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TYJ Japanese grammatical terms

This article is in the series Teach Yourself Japanese

1.3. Grammatical terms

I use several grammatical terms on this site, and they might be difficult if you haven't learned English grammar. Since most grammatical terms are used in both English and Japanese grammar, knowing English grammar will help you learn Japanese grammar. You can skip this section if you are familiar with them.

I explain some of them here.

  • Addressee
    An addressee is a person who receives a sentence, i.e. a listener or a reader. In English, an addressee is referred to with the second-person pronouns such as you.

  • Adjective
    An adjective is a word that means an attribute of a thing and adds information to a noun. An adjective is almost always placed before a noun in English. Beautiful, tasty, and good-looking are all adjectives.

  • Adposition
    An adposition is a word that works as a marker of the grammatical relation of the accompanying noun or noun phrase. It is called a preposition if placed before a noun and is called a postposition if placed after a noun.

  • Adverb
    An adverb is a word that adds information to a verb, an adjective, or an adverb. An adverb is often a form of an adjective in English. Very, quickly, and beautifully are all adverbs.

  • Copula
    A copula is a word that combines the subject and its explanation. The verb be is the English copula. The Japanese copula is not a verb.

  • Inflexion
    Inflexion has more than one form to express different grammatical roles. English nouns have inflexion to show numbers, such as cat and cats. Verb inflexion is sometimes called conjugation. English verbs have inflexion to indicate tense, such as eat and ate.

  • Interjection
    An interjection is a word that is independent of other words and used as it is. Yes, hello, and hi are all interjections.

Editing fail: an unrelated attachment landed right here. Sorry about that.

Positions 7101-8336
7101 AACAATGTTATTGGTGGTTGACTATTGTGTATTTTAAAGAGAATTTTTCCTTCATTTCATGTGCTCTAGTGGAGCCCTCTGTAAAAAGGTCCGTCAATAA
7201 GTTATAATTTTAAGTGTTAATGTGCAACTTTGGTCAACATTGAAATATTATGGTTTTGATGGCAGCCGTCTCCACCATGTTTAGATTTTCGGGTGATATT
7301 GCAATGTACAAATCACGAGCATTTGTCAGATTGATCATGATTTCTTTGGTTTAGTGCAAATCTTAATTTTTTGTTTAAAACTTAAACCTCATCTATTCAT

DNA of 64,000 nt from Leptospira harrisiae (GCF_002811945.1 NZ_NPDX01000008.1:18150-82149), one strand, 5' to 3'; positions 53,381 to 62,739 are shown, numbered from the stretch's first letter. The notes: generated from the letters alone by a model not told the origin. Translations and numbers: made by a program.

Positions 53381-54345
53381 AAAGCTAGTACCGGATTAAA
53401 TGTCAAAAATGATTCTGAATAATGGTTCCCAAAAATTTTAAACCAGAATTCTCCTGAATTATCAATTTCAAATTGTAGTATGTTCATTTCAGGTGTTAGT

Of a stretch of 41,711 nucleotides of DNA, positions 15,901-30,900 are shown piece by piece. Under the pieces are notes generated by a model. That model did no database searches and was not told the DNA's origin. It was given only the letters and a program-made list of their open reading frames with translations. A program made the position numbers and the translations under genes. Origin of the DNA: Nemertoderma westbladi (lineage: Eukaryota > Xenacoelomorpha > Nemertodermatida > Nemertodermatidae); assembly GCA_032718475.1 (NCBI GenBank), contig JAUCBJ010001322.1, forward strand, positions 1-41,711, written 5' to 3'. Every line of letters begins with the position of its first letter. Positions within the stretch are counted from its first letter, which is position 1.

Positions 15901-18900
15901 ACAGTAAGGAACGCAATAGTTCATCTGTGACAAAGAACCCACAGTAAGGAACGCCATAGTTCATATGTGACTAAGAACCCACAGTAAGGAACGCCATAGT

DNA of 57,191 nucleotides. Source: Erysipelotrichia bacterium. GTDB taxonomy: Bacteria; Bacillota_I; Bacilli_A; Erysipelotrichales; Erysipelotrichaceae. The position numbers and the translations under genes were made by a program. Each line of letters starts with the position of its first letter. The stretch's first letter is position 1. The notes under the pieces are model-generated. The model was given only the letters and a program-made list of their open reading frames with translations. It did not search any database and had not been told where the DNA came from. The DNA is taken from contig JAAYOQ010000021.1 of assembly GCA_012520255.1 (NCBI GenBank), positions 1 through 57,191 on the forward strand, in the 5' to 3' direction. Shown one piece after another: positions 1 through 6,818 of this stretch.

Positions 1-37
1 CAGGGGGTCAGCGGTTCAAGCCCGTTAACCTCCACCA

• Interrogative
    An interrogative is a word to ask for specific information. In English, who and what are interrogative pronouns, and when and how are interrogative pro-adverbs.

  • Noun
    A noun is a word that means a thing, either concrete or abstract. A noun can be the subject or the object of a sentence in English. Textbook, PC, and website are all nouns. A proper noun is a noun that is the name of a person or a thing. In English, proper nouns are always capitalised. John and Japan are both proper nouns.

  • Phone
    A phone is actual pronunciation of a phoneme. A phone is represented between brackets.

  • Phoneme
    A phoneme is the smallest unit of the sound system of a language. If two sounds have the same phoneme, they are treated equally. A phoneme is represented between slashes.

  • Postposition
    A postposition is an adposition placed after a noun. Japanese has several postpositions, but English has few postpositions.

  • Preposition
    A preposition is an adposition placed before a noun. In, for, and from are all prepositions. Japanese has no prepositions.

  • Pronoun
    A pronoun is a word that refers to a person or a thing that has already talked about. It is a kind of noun, but its function is different from nouns in English. What a pronoun means depends on the context. Me and yourself are pronouns.

  • Speaker
    A speaker is a person who sends a sentence, i.e. a person who speaks or writes. In English, a speaker is referred to as the first-person pronouns such as I and we.

  • Verb
    A verb is a word that means an event or an action, and it combines things involved in the event in a sentence. A verb has several forms such as the present, past, and gerund in English. Read and have are all verbs.

Further reading:
Next article in the series 'Teach Yourself Japanese': Hiragana for vowels
Previous article in the series 'Teach Yourself Japanese': Romanization, phonemes, and morae
About author
My name is TAKASUGI Shinji. TAKASUGI is my family name, and Shinji is my given name; a family name is placed before a given name in Japan, as in other Asian nations. My family name is capitalized to avoid misunderstanding.

I have been living in Yokohama since I was born. Yokohama is the second largest city in Japan, which is just 30 kilometers away from the biggest city Tôkyô. It takes 30 minutes to go by train from home to Shibuya, which is the hottest town now in Tôkyô.

I work as a display engineer.

One of my hobbies is creating things with computers; creating programs, computer graphics and web pages is the thing I spent a lot of time doing. I am also interested in a wide range of sciences, and linguistics is my favorite. I like English and I like using it, but my focus is mainly on Japanese, which is my native language. I'm proud of knowing the language, and the difference between English and Japanese has been fascinating me. I have been thinking whether I can introduce it to people outside of Japan. My attempt of introducing Japanese with some Java applets has had more than 1 million visitors.


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